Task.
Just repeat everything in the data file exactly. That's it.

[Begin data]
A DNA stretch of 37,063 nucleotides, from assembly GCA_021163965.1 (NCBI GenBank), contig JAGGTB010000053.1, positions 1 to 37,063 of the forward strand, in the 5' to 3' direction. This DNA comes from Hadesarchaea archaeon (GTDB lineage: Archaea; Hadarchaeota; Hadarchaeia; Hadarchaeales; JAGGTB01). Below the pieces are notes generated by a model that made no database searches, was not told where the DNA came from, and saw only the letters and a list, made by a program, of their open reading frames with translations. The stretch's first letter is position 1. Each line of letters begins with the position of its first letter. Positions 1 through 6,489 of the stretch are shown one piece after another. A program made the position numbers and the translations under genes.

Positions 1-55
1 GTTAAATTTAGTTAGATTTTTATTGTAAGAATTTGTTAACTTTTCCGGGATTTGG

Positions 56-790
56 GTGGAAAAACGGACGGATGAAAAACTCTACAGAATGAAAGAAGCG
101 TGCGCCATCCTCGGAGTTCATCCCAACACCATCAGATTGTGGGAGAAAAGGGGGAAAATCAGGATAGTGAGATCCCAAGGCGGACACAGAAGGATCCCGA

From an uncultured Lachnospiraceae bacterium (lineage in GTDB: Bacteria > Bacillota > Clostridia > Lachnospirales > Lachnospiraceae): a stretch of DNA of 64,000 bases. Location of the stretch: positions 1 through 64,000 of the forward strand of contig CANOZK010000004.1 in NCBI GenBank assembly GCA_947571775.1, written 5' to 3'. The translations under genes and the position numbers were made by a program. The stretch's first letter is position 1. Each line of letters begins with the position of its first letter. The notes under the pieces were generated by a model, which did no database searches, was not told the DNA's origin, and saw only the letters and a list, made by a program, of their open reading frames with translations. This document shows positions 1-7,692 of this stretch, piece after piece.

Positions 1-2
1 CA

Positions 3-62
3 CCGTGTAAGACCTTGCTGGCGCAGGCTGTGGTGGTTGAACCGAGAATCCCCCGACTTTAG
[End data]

A DNA stretch of 37,063 nucleotides, from assembly GCA_021163965.1 (NCBI GenBank), contig JAGGTB010000053.1, positions 1 to 37,063 of the forward strand, in the 5' to 3' direction. This DNA comes from Hadesarchaea archaeon (GTDB lineage: Archaea; Hadarchaeota; Hadarchaeia; Hadarchaeales; JAGGTB01). Below the pieces are notes generated by a model that made no database searches, was not told where the DNA came from, and saw only the letters and a list, made by a program, of their open reading frames with translations. The stretch's first letter is position 1. Each line of letters begins with the position of its first letter. Positions 1 through 6,489 of the stretch are shown one piece after another. A program made the position numbers and the translations under genes.

Positions 1-55
1 GTTAAATTTAGTTAGATTTTTATTGTAAGAATTTGTTAACTTTTCCGGGATTTGG

Positions 56-790
56 GTGGAAAAACGGACGGATGAAAAACTCTACAGAATGAAAGAAGCG
101 TGCGCCATCCTCGGAGTTCATCCCAACACCATCAGATTGTGGGAGAAAAGGGGGAAAATCAGGATAGTGAGATCCCAAGGCGGACACAGAAGGATCCCGA

From an uncultured Lachnospiraceae bacterium (lineage in GTDB: Bacteria > Bacillota > Clostridia > Lachnospirales > Lachnospiraceae): a stretch of DNA of 64,000 bases. Location of the stretch: positions 1 through 64,000 of the forward strand of contig CANOZK010000004.1 in NCBI GenBank assembly GCA_947571775.1, written 5' to 3'. The translations under genes and the position numbers were made by a program. The stretch's first letter is position 1. Each line of letters begins with the position of its first letter. The notes under the pieces were generated by a model, which did no database searches, was not told the DNA's origin, and saw only the letters and a list, made by a program, of their open reading frames with translations. This document shows positions 1-7,692 of this stretch, piece after piece.

Positions 1-2
1 CA

Positions 3-62
3 CCGTGTAAGACCTTGCTGGCGCAGGCTGTGGTGGTTGAACCGAGAATCCCCCGACTTTAG